Hesser writes in a similar vein: “In a warm climate, figs enjoy a double season like raspberries, only slightly later. The first season usually occurs about midsummer and a second in the fall. Burgundy is on the fringe of fig-growing latitudes, so only the figs from the first session actually ripen enough for consumption. The second-session figs grow halfway then shrivel up, burdened by the bite of frosts.

“The trees remain in this half-developed state through winter … until the trees are pruned in March.”

After I pruned my tree in early April, I was fortunate to be given a mammoth nursery pot for my “Brown Turkey,” at just the point when it had burst its former container and needed greater root room. I replanted with Fort Vee compost and was rewarded, as the photograph shows, with a nice harvest of fruit.

My collection of cookbooks is quite respectable, yet among the whole there are very, very few recipes for fresh figs. Hesser concludes her section on figs with a recipe for an apparently artless confection. She writes, “This is not a sophisticated recipe, as you can see by its length, but the last fruit I would ever want to torture with overcooking would be the fig.” Which goes to show that if you have fresh figs, the best thing to do is just eat them! Convert the surplus to jam.

Sedum ‘Xenox’s’ glowing flowers are set off by its dark foliage; it partially obscures green-leaved S. ‘Matrona’ (behind). —Photo by Susan Safford

These are blue-sky days, great for weddings; but I am a gardener and hoping for rain. Everything I see is hanging in droughty ribbons. Yet “there is no drought, only abnormally dry conditions.”

Early Fall Garden

Gardeners face such a variety and quantity of projects and endeavors at this time of year that it is hard not to be bewildered and spun upon the wheels of indecision.

Redesign? Rework beds? Dig and divide? Renew soil? Prep houseplants to return indoors? Visualize plantings and order bulbs? Soil test? Lawn repair? Mulching? And it isn’t as if we are all ladies and gentlemen of leisure, daintily picking up a pair of garden snips in our endless idle hours!

However, let’s review these topics. The end of the season is a great opportunity to go through the garden with a revising eye, while the recollection of what worked, what did not, and what downright annoyed you, is still fresh. (This is where frequent photos of the garden help greatly.) In my garden, a Japanese maple sapling is coming out — not without guilt on my part. It was part of a scheme of three young trees, planted to create a backdrop with four-season interest for a portion of a bed. Well, this one proved to be more of a light-blocker than I’d anticipated, so — sayonara.

Reworking beds is simplified after plants have been cut back, although the digging can be laborious nonetheless. Removing growth creates clarity vis-à-vis their location and relation to one another, and there are no tops to deal with if you decide to shift some. This is a good opportunity to renew soil by adding compost or leaf mold, too, while plants are out of the ground, especially if you did find the soil hard to dig.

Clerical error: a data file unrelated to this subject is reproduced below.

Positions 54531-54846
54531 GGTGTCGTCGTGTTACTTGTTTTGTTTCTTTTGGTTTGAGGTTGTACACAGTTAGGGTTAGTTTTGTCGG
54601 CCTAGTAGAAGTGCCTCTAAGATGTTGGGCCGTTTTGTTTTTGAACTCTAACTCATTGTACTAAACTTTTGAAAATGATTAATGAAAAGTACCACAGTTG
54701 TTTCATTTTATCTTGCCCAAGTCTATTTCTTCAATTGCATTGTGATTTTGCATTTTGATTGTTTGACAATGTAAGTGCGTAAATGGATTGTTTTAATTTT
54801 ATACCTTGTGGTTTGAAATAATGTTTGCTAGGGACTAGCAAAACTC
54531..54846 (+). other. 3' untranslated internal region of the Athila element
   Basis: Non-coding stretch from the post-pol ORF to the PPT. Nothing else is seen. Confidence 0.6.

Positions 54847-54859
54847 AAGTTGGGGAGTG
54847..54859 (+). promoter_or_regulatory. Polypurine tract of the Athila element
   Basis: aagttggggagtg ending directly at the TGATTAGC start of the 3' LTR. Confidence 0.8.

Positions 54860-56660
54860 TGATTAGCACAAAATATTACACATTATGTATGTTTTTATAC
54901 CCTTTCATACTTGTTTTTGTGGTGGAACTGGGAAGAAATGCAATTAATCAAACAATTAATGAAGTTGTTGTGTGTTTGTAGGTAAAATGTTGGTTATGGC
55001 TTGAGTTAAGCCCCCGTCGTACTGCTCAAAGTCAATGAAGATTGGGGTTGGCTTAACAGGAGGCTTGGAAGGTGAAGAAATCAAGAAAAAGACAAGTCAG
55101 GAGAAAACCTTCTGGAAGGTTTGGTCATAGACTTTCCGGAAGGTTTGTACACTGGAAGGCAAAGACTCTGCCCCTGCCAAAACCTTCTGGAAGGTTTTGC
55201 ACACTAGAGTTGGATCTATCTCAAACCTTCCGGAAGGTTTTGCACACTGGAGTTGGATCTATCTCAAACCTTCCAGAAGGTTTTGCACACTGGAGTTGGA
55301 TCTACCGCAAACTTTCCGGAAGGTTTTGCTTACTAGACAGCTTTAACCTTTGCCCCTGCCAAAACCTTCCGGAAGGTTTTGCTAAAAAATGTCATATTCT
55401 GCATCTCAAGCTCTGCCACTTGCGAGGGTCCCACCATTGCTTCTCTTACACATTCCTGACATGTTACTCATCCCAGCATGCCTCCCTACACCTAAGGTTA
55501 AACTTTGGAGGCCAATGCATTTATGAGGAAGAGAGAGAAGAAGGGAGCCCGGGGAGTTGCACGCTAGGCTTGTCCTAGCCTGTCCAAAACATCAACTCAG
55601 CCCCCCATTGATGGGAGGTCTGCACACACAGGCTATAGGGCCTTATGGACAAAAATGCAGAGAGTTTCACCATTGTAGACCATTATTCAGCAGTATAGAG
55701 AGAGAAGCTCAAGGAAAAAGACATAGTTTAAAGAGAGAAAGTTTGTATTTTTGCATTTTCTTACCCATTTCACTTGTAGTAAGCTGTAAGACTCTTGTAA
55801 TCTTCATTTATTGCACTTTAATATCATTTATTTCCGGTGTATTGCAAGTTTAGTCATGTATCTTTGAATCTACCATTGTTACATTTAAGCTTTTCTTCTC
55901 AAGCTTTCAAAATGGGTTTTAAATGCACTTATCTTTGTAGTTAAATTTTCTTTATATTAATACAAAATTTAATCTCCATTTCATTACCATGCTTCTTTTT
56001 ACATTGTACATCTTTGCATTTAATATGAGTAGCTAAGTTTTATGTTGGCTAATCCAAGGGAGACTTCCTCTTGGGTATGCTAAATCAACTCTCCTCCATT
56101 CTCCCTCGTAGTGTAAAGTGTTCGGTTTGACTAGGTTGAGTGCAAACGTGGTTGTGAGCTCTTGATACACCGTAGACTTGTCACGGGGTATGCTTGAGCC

Mulching can be just about the last garden task of the entire year, done after leaf drop and cleanup, and just before true cold weather sets in. Alternatively, should you have had a load of mulch delivered and unloaded in a convenient spot, it can be spread, little by little, as you do this reorganizing work. Keep a bag of low-number, organic soil food (i.e., fertilizer) nearby, to side-dress the area around the plants as you mulch.

You know with certainty that next spring you will find that your place needs more spring-flowering bulbs, so don’t disappoint yourself. Ordering bulbs should be simplified if you have been perusing the bulb catalogues as they come in. Many arrive in spring, while bulb season is underway. The rub is that the lists may be made “mentally” and “mentally” disposed of, too.

With the endemic Island deer problem, where we can plant tulips for any real landscape enjoyment is a problem. For several years I have been locating tulips in my vegetable garden, more as a cut-flower crop than as an enhancement of the garden landscape. This year, however, voles (?) seem to have discovered them; I continue to find dug and gnawed tulip bulbs lying on the ground.

If you wish to have plants such as digitalis, lunaria, hesperis, and lychnis, biennials all, sow or locate the young plantlets and transplant, or let grow, now.

Houseplants have grown over the summer, and may need repotting before returning indoors. Water well and then remove root balls from pots and slice off about an inch of root mass and old soil, using an old kitchen knife. Replace in pots and fill in with fresh container mix. Soak them well. Top growth may need to be reshaped to balance the loss of roots.